“Marital Issues,” A Play

A comedy from the French Revolution, based on The Scarlet Pimpernel.

Act I: The First “Appointment”

Counselor: Okay, so, what have we come for today?

Percy: We’ve been having some problems with our marriage lately.

Counselor: So, how did this all start?

Marguerite: We had just gotten married about a week before, and I thought I would him about the time I indirectly lead a whole French family to the guillotine.

Counselor: Well, that does seem like an issue we should take care of. Your thoughts, Sir Percy?

Percy: Well, I had at that time, been a strong disbeliever in the ways of the French Republicans and what they had been doing at this time. So, I was quite distressed, especially since I had just recently decided to covertly do something about it. Hence, the League of the Scarlet Pimp-

Marguerite: (interrupting angrily) And you never told me about it! You’re not completely off the hook here! Why didn’t you tell me?

Percy: (serenely) I assure you, it was because of my great precautions to not be revealed who I was or what I was doing.

Marguerite: But you did not entrust me with your secret? Why did you not trust your own wife, for pity’s sake?

Percy: As I have said, it was because of my great precautions. And, I would have revealed it to you, had you not told me of your little “mishap,” if you would.

Marguerite: But-

Counselor: (interrupting, politely) Excuse me a minute, Lady Blakeney. I had just wanted to clarify something. Sir Percy, you did not tell her that you were, in fact, the Scarlet Pimpernel, because you heard that she had a role in the capture and execution of the St. Cyr family prior to your marriage?

Sir Percy: Precisely.

Counselor: Madame Blakeney, if I may, you did not very well want to tell Sir Percy of your past mistakes, but you did because you believed he would forgive you for your wrongdoings and you could have a happier marriage, knowing that you trusted each other with your secrets?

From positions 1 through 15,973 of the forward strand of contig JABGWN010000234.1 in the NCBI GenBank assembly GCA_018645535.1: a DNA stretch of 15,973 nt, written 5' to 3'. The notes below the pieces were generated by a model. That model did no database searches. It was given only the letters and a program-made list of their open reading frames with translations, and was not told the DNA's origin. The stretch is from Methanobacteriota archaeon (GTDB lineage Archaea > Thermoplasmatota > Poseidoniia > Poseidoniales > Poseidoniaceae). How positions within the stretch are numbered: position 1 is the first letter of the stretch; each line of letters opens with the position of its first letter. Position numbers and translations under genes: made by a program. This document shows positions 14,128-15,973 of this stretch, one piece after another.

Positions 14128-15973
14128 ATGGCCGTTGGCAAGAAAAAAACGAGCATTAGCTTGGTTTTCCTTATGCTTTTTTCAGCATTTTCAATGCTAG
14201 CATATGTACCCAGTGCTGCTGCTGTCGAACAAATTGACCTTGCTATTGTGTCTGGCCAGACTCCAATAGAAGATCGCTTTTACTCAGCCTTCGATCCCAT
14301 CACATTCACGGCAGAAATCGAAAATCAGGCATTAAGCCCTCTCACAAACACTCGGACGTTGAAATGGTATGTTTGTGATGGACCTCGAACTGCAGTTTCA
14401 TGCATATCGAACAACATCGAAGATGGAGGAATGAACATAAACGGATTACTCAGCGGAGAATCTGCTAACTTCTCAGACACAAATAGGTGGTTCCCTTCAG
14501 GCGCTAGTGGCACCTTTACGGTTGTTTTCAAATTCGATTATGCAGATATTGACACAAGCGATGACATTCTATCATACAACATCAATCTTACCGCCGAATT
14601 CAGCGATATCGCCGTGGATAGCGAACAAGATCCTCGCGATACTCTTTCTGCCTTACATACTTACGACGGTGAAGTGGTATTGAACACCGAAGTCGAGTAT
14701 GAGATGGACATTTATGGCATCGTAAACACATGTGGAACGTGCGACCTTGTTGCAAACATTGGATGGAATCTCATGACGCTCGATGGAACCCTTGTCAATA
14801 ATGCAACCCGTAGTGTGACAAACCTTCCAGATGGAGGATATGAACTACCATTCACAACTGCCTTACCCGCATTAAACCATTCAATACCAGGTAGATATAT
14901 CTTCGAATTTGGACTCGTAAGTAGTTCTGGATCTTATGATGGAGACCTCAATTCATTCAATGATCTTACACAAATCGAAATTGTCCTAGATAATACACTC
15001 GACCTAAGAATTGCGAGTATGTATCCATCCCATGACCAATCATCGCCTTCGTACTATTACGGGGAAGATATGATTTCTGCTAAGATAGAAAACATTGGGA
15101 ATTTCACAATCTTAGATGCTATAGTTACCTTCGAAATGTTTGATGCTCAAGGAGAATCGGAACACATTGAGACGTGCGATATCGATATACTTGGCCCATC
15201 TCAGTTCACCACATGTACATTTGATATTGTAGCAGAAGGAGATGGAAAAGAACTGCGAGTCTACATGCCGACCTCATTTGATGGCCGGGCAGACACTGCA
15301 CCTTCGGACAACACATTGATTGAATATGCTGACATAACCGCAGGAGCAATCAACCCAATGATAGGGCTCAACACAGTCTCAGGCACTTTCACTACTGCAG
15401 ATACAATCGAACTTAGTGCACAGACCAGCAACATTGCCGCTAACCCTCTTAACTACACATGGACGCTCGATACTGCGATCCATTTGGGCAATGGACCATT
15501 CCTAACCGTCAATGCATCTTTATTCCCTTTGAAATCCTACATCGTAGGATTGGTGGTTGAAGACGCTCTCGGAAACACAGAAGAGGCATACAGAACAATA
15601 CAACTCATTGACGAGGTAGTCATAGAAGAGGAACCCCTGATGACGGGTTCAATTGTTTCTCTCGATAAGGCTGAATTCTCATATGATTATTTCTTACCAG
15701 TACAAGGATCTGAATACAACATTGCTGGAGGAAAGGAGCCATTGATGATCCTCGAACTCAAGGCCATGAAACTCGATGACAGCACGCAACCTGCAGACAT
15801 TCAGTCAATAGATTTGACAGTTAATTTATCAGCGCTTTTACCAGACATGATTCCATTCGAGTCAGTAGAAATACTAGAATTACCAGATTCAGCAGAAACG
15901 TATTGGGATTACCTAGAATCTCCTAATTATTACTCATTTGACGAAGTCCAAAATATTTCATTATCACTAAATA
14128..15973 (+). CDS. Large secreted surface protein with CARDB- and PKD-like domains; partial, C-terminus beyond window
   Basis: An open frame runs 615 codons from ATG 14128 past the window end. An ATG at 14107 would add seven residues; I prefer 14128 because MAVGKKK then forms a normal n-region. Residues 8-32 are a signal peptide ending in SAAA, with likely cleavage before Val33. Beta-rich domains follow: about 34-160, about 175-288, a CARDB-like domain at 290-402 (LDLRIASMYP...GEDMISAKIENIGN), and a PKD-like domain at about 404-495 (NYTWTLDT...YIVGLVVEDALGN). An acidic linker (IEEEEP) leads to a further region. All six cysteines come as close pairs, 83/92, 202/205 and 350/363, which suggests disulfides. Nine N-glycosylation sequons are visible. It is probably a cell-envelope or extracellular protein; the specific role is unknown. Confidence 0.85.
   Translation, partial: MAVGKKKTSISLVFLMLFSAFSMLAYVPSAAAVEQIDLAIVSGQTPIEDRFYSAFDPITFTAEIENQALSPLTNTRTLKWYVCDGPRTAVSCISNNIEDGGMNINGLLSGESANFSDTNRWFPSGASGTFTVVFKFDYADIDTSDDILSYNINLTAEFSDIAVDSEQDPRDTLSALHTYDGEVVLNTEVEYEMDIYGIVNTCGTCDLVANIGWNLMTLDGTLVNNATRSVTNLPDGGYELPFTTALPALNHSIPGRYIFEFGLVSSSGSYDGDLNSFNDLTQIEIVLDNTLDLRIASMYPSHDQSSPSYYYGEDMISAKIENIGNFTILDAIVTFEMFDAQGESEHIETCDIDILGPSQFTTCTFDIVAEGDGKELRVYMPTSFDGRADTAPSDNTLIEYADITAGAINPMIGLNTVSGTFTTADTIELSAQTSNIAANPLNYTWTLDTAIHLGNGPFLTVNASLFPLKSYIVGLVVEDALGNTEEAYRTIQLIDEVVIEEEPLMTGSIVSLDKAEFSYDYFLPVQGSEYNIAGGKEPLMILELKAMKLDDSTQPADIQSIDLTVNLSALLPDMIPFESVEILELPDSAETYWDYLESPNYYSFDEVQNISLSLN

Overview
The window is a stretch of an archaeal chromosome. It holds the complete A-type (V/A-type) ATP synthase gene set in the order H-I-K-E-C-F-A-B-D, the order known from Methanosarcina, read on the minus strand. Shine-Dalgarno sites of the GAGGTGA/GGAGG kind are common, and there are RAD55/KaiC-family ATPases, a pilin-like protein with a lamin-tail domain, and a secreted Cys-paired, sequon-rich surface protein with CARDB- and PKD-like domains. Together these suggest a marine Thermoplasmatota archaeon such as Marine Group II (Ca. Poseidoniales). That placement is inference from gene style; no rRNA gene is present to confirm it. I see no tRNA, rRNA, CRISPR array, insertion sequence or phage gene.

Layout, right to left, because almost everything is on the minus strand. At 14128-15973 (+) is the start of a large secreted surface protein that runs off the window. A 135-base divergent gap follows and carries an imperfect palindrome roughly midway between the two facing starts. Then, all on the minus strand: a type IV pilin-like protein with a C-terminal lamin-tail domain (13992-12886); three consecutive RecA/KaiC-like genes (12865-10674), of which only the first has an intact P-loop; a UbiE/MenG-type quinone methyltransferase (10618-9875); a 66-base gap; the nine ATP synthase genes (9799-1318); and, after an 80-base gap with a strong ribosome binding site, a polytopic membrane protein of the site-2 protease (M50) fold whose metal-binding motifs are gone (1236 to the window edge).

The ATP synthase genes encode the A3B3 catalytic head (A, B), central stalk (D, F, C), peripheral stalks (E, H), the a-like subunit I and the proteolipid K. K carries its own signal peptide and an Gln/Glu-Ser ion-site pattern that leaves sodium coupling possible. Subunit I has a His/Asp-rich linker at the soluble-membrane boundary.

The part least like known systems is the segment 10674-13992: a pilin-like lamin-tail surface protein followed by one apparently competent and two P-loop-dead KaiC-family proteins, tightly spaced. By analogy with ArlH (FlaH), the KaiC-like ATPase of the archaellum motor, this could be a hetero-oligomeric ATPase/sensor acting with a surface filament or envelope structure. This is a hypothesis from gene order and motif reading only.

Marguerite: Very much so, sir.

Counselor: (leans back in his chair slightly) So now we’re getting somewhere. Now, if I may be a little bit nosy, Madame, how did you come to know that Percy was in fact the Scarlet Pimpernel.

Marguerite: Oh, yes, very well. It was the day he had left quite early in the morning to “head north,” which was also a dirty lie (giving Percy a contemptuous look), as he was heading to France, the complete opposite way . . . Oh, please excuse me, I’m getting ahead of myself here. Where were we?

Counselor: You were-

Marguerite: (interrupting) Ah, yes, telling of when Percy left without telling me the whole truth, right. Thank you, sir. Yes, so I had plans for wonderful Suzanne to come over that day and just before she had arrived, I ventured into Percy’s office. As I looked around, examining all his possessions, I caught a glance of a letter on the neatly organized desk. It had a scarlet pimpernel stamped on it, and that is when I realized that Percy was in fact, the Scarlet Pimpernel.

Counselor: I see. Now, when did you learn of this, Sir Percy?

Percy: Well, Sir Andrew Ffoulkes actually, informed me via a discreet letter that arrived as soon as I had washed up on the shores of France, the bloody place. Excuse me, ahem, I meant to say that I had just received word that my Lady had heard of the secret and that he had been escorting her to France to save me. I was in no position to send word back, as I had to get to the Comte de Tournay as soon as humanly possible. And so I did, getting to Perè Blanchard’s hut to meet the Comte as well as Marguerite’s brother Armand, (with annoyance) whom she betrayed me to save. Anyw-

Marguerite: (interrupting angrily) Stop right there! I’ve heard enough of your lies and misgivings. I’m leaving to go see Suzanne, as I had planned to do today, but was rudely interrupted by this “appointment,” as you has so crudely decided to call it (stomps out of the room pouting and sobbing).

Counselor: Will she be all right?

Percy: She does that. Just give her a few days and she’ll be fine. I regret to say so, but I must leave. Thank you for your time, however. It was most . . . ahem . . . intriguing.

Counselor: At your service. Have a good day (Percy exits with a nod).

Act II: Resolution and Revolution

Percy: Alright, sir, we’ve returned, after dealing with our differences. At least in the slightest bit, anyway.

Counselor: Very well. Now, where did we leave off?

Marguerite: We were talking about how we betrayed each other and then I stomped off in rage.

Counselor: Oh, yes, right, I remember that like it was yesterday.

Percy: It was yesterday.

Counselor: Oh, yes, right. Please forgive me; I’m a little forgetful sometimes (nervous laughter).

Percy: Aren’t we all, from time to time?